In an unexplainable impulse of nostalgic feelings, this weekend I watched Ferris Bueller’s Day Off. Briefly, it is a 1986 movie about a high school boy that has decided to skip school and have a day off with his girlfriend and best friend. Several minutes into the movie I have felt a rush of all childhood memories flashing at once. It was more than a feeling one gets while watching a movie from thirty years ago. So I started looking for the elements that made me feel so, and those elements are going to be discussed further.

Ferris Bueller’s Day Off is the ultimate feel-good movie. It is about absolutely nothing and has a happy ending. The only antagonist of the movie is Mr. Rooney – a two-dimensional villain who goes through all sorts of silly mishaps. One of those, obviously, is getting attacked by the protagonist’s dog in a very cartoonish way. There is also breaking the fourth wall by talking directly to the audience in the middle of the scene, an element so common of kids shows of the era. The last thing about the movie that brought back childhood memories is the classic sibling rivalry which happily ends with mutual understanding and support. Although this has been a common topic of multiple movies of the generation, I can’t come up with any particular examples.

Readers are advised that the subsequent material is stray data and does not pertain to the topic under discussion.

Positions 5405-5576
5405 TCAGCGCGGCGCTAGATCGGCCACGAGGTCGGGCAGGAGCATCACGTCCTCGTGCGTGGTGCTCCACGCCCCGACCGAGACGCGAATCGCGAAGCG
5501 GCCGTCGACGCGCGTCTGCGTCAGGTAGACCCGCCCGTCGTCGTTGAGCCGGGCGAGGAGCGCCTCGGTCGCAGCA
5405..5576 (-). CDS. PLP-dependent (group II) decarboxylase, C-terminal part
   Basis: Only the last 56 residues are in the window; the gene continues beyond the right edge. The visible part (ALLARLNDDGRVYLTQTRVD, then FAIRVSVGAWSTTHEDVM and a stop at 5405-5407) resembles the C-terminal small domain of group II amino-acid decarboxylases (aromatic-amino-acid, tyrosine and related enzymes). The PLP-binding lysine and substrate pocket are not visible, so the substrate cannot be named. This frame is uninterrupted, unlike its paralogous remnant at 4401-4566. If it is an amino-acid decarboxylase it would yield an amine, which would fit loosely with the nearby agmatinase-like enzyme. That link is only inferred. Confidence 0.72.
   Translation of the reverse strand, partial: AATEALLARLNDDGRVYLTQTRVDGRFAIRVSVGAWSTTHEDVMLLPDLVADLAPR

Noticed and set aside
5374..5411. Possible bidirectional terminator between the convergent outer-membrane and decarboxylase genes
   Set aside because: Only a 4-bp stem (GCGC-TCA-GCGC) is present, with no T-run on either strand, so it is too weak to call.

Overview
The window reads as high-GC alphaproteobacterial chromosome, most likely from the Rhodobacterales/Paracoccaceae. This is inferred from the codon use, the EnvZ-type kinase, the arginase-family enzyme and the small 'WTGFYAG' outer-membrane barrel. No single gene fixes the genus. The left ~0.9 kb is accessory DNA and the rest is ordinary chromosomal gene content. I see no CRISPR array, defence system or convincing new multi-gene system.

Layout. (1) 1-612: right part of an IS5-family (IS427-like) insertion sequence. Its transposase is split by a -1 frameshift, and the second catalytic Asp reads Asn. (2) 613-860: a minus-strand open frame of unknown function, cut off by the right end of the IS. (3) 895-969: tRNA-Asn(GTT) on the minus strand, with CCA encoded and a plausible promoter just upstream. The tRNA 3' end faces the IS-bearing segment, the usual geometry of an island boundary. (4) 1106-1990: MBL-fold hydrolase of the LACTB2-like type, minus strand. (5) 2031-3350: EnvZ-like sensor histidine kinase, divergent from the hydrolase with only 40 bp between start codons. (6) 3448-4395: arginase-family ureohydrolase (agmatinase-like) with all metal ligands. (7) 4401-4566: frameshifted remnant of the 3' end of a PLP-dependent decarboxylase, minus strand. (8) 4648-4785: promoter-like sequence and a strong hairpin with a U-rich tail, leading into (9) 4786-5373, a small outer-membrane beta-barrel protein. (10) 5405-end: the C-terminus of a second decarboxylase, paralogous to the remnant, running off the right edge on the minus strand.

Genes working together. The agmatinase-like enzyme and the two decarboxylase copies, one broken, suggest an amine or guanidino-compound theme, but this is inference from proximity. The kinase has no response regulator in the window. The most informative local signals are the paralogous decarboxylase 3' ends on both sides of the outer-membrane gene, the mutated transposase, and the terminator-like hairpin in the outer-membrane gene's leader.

Mr. Rooney – villanized school principal

What does Ferris Bueller, maybe unconsciously, have to tell about the time period? It represents the generation of prosperity, the generation that still benefits from post-war economic wealth. Thus, the time period of pepsi-cola, of careless consumerist culture at its peak. The side effect of  such consumerist nature is devaluation of art. Almost right after the scene in which the trio looks at the most famous paintings of the time, Cameron says “I have seen nothing today.”

Movie’s protagonist trio looking at a painting

Finally, it shows relationships between young Generation X and adult Baby Boomers. In fact, it shows the eternal rebellion of youth, no matter of which generation; for example in the scene in which Cameron manifests his protest towards his father by wrecking his precious car. In the protagonist’s wit and adults’ naivete, the movie shows how every youth imagines its superiority towards the aging ones. And what was actual for 1986, in this aspect, also holds true for every preceding and consequent generation; this is just a fact of human nature.

Cameron wrecking his father’s precious Ferrary in an act of impulsive rebellion

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